Three Treatises on “The Fox and The Lion”
January 18, 2012 § Leave a comment
When first the Fox saw the Lion he was terribly frightened, and ran away and hid himself in the wood. Next time however he came near the King of Beasts he stopped at a safe distance and watched him pass by. The third time they came near one another the Fox went straight up to the Lion and passed the time of day with him, asking him how his family were, and when he should have the pleasure of seeing him again; then turning his tail, he parted from the Lion without much ceremony.
–Aesop, The Fox and the Lion
“A prince, therefore, being compelled knowingly to adopt the beast, ought to choose the fox and the lion; because the lion cannot defend himself against snares and the fox cannot defend himself against wolves. Therefore, it is necessary to be a fox to discover the snares and a lion to terrify the wolves. Those who rely simply on the lion do not understand what they are about. Therefore a wise lord cannot, nor ought he to, keep faith when such observance may be turned against him, and when the reasons that caused him to pledge it exist no longer. If men were entirely good this precept would not hold, but because they are bad, and will not keep faith with you, you too are not bound to observe it with them. Nor will there ever be wanting to a prince legitimate reasons to excuse this nonobservance. “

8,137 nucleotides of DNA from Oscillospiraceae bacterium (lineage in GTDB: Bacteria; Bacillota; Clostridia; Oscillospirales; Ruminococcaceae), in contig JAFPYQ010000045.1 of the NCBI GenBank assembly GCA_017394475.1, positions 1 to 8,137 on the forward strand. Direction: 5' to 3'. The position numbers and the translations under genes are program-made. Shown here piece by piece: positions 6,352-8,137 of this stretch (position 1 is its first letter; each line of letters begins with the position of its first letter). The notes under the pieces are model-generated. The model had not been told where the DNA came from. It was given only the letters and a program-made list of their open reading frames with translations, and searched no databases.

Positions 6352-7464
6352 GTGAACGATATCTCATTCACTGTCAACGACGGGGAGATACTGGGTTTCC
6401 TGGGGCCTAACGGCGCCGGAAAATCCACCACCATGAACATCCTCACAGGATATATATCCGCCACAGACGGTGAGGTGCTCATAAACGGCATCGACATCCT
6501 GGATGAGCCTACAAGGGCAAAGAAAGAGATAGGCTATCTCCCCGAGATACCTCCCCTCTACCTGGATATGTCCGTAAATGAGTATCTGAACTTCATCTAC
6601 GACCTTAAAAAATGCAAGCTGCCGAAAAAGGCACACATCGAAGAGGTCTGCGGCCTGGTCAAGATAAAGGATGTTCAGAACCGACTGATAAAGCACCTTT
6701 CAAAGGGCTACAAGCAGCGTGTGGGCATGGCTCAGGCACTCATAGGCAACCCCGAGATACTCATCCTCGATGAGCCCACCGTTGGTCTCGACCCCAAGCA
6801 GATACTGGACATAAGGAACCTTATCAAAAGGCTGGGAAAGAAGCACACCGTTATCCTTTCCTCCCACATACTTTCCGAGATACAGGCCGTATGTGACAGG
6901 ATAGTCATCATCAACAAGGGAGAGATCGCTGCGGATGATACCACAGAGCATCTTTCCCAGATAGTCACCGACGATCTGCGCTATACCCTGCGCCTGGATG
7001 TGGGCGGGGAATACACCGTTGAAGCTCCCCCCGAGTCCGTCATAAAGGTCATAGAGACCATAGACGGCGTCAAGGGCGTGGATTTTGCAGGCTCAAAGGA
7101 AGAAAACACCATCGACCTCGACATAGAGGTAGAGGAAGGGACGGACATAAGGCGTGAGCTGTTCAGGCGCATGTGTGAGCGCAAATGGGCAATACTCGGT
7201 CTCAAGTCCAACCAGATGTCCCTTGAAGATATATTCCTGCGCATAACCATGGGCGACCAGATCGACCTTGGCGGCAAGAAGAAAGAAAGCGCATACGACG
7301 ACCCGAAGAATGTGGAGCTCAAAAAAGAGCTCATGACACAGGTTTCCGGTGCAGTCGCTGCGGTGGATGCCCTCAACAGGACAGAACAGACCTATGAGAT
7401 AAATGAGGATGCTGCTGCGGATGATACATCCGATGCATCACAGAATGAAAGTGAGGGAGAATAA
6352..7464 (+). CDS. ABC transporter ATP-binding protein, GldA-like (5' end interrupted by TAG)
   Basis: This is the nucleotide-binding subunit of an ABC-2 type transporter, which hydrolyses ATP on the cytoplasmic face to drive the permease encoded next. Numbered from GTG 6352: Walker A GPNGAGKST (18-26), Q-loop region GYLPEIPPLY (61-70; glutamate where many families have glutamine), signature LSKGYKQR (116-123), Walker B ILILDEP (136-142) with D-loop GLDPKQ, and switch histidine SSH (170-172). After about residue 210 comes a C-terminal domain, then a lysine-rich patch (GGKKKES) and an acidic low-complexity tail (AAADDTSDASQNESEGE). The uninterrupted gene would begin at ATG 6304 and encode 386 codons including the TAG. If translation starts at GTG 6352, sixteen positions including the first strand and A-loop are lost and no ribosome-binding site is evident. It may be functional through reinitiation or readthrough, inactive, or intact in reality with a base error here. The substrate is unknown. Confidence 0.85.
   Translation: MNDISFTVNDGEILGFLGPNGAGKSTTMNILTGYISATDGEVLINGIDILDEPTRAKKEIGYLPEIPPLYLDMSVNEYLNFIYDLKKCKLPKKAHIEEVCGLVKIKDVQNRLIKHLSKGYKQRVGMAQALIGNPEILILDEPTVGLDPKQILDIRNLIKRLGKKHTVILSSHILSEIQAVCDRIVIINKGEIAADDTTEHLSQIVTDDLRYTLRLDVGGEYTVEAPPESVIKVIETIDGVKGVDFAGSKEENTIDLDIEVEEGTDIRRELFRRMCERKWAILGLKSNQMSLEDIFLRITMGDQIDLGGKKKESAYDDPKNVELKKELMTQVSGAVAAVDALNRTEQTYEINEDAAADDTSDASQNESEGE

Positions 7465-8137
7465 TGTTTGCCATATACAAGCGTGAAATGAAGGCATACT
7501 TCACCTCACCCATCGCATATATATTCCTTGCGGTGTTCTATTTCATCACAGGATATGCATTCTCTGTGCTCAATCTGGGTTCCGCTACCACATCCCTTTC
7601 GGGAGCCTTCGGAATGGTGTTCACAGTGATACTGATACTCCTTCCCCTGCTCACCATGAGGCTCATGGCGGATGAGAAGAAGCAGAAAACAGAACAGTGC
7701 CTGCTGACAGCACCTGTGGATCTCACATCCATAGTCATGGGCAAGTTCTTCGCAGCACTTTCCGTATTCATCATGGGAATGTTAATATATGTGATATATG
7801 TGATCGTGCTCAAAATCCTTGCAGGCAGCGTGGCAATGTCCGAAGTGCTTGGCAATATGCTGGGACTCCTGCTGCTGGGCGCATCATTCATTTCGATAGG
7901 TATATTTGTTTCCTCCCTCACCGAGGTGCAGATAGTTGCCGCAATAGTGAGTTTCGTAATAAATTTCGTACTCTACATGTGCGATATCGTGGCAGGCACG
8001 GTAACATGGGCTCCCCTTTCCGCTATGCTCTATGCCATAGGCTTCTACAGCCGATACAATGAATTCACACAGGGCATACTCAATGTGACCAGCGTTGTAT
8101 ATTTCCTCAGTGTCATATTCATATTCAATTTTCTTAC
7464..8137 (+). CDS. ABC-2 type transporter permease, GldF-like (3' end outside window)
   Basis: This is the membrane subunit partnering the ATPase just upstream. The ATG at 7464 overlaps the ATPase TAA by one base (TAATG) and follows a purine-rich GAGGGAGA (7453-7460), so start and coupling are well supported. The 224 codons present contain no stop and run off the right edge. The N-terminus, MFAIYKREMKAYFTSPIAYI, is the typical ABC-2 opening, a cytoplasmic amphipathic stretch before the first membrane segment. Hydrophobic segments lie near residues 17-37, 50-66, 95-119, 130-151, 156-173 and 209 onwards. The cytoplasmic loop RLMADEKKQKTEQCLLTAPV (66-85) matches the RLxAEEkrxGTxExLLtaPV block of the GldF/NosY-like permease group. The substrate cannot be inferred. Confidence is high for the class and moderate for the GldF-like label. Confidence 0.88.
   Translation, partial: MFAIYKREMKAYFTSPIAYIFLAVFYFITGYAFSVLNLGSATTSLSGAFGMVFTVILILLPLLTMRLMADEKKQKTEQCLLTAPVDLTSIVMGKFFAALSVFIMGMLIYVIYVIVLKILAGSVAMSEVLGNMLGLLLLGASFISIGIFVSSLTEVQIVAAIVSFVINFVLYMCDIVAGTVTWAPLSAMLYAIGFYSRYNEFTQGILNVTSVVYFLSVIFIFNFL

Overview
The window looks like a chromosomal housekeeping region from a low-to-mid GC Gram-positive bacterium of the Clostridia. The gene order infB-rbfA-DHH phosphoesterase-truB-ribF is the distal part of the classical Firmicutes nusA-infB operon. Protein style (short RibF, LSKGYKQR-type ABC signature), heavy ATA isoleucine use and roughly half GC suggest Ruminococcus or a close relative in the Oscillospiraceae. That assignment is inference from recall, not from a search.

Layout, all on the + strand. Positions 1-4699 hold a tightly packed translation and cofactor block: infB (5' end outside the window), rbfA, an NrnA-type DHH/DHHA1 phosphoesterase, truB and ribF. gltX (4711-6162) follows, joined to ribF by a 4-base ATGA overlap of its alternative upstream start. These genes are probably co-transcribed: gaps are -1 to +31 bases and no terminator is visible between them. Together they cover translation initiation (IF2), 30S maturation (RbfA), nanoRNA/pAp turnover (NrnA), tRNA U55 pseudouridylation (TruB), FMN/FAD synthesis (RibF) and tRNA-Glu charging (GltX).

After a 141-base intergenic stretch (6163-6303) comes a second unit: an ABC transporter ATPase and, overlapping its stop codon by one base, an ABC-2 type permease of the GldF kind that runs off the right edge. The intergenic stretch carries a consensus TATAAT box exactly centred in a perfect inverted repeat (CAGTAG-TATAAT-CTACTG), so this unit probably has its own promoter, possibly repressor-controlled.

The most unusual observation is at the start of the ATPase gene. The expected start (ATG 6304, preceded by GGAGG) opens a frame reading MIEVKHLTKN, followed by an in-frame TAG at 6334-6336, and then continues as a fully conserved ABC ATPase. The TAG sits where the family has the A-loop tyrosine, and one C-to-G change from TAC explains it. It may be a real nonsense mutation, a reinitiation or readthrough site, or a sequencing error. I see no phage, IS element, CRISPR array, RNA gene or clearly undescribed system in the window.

-Niccolo Machiavelli – Concerning The Way In Which Princes Should Keep Faith, “The Prince”
“But let us remember that we must have regard for justice even towards the humblest. Now the humblest station and the poorest fortune are those of slaves; and they give us no bad rule who bid us treat our slaves as we should our employees: they must be required to work; they must be given their dues. While wrong may be done, then, in either of two ways, that is, by force or by fraud, both are bestial: fraud seems to belong to the cunning fox, force to the lion; both are wholly unworthy of man, but fraud is the more contemptible. But of all forms of injustice, none is more flagrant than that of the hypocrite who, at the very moment when he is most false, makes it his business to appear virtuous. This must conclude our discussion of justice.”
-Cicero, De Officiis